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A New Nuclear Air-Launched Cruise Missile?

November 22, 2013

In an oped last month, Tom Collina argued that the United States should not replace its nuclear air-launched cruise missile (ALCM) because the weapon is unnecessary, too expensive, and destabilizing.  Collina contends that moves to field a new system are evidence of Cold War inertia rather than genuine strategic need.

The truth, however, is that such a replacement is an important part of maintaining an effective nuclear posture, and for this reason the American people and their representatives should support and fund such a weapon.

Contrary to what Collina argues, the replacement ALCM – called the long-range standoff (or LRSO) – is an essential part of our nuclear posture. Since a world free of nuclear weapons appears at best a distant prospect and since there are still genuine and possibly growing strategic risks to the United States, its interests, and its allies, it makes sense for the United States to maintain a sufficiently large, flexible, adaptable, and diversified nuclear force, including through keeping our Triad of effective and capable nuclear delivery systems.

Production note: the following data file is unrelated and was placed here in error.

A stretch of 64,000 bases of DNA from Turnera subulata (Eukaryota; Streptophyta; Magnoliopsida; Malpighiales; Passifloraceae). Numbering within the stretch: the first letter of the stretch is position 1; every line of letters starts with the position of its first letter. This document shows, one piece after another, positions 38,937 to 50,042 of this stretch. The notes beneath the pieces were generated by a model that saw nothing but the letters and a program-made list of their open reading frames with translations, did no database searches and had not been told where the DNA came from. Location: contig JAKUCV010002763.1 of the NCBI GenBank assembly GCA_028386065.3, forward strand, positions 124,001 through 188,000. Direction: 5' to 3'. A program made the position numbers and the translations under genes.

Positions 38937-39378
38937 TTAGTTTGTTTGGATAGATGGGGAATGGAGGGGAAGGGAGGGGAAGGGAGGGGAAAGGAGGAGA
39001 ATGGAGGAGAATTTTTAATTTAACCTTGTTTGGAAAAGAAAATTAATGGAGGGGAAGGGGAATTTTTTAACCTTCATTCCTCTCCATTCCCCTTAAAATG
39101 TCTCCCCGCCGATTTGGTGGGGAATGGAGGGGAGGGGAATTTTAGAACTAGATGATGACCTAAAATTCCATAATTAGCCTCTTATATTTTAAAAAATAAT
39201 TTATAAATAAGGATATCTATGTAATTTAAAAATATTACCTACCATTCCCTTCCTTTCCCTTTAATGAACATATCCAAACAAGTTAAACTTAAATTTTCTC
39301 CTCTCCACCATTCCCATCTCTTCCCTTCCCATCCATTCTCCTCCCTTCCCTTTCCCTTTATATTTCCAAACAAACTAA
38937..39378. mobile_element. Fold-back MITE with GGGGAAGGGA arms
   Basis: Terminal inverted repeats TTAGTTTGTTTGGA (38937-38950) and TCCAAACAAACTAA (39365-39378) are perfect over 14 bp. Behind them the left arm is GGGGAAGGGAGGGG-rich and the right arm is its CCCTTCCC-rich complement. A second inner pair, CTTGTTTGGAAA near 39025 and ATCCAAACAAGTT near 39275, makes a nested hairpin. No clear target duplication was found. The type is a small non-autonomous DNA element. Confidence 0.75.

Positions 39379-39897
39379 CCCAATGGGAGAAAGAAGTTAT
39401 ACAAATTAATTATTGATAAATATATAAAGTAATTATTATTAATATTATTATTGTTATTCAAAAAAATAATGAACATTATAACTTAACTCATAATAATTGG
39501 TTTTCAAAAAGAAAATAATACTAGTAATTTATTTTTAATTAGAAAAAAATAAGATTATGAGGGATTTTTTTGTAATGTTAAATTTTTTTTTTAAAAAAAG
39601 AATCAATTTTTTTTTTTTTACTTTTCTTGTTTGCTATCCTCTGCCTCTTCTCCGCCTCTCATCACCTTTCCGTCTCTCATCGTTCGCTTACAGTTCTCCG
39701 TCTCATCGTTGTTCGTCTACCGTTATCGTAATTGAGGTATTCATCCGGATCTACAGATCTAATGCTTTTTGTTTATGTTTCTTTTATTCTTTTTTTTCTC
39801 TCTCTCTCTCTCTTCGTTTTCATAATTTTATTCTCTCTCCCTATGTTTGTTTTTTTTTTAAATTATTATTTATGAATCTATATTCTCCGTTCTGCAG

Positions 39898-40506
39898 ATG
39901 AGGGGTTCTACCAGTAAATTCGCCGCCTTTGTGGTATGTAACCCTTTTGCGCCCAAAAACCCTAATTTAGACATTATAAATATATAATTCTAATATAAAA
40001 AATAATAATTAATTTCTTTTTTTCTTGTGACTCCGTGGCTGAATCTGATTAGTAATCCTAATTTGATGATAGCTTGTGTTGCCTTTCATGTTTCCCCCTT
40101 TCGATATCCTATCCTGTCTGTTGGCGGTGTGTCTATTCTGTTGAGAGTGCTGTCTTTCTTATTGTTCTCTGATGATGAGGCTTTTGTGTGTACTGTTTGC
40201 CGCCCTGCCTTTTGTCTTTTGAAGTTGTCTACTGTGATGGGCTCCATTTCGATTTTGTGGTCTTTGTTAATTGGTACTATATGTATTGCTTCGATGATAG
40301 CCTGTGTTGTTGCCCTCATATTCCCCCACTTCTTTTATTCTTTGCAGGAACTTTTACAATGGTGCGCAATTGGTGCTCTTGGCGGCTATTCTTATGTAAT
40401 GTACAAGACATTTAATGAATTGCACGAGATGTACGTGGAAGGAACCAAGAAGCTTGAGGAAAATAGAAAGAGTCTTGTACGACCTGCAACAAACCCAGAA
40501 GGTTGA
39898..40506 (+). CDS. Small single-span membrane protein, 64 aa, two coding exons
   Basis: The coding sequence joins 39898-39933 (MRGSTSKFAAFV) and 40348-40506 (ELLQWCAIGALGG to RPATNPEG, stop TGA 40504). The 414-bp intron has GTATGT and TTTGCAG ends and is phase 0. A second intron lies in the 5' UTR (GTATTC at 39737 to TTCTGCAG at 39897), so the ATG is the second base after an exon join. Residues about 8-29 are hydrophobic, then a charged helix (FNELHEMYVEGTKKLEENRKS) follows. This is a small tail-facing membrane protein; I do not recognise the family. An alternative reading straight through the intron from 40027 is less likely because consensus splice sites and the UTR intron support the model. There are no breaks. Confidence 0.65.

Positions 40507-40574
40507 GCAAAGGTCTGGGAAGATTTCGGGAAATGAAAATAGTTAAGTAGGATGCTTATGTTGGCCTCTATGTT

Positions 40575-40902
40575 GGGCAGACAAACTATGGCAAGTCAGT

If one accepts that proposition, then it follows that we need to invest appropriately to make our bomber leg of the Triad effective and capable. Collina contends that all we need to do to that end is to invest in a nuclear gravity bomb that can be delivered by our next-generation penetrating bomber. Investments in our gravity bombs and in a penetrating bomber certainly are worthwhile, but Collina significantly underestimates the dangers posed even to our stealthier aircraft by the impressive improvements in our potential adversaries’ air defense systems.  While investing to maintain the U.S. edge in technologies designed to enable penetration make abundant good sense, we must be realistic about how much we can expect from such investments. A realistic assessment compels us to admit that it is very possible that these improving air defense networks may be able to deny or at least seriously diminish or constrain the ability of our bombers to penetrate and deliver gravity bombs.

Indeed, capabilities to counter low-observable heavy bombers and munitions are advancing quickly. For instance, both China and Russia are developing and building exquisitely capable air defense networks, including the S-400 Triumph and the S-500 Autocrat SAM complexes.  These would pose severe challenges to our ability to penetrate enemy air space, especially against targets further inland. These air defenses will increase the risks even for the stealthiest aircraft. And bear in mind that it is likely that an adversary would want to use its most effective air defense systems to create no-go zones around exactly the kinds of most valued targets that the United States would most want its nuclear forces to be able to hold at risk. We therefore would be prudent to be able to hold those targets at risk from standoff distances – exactly the mission LRSO is supposed to perform.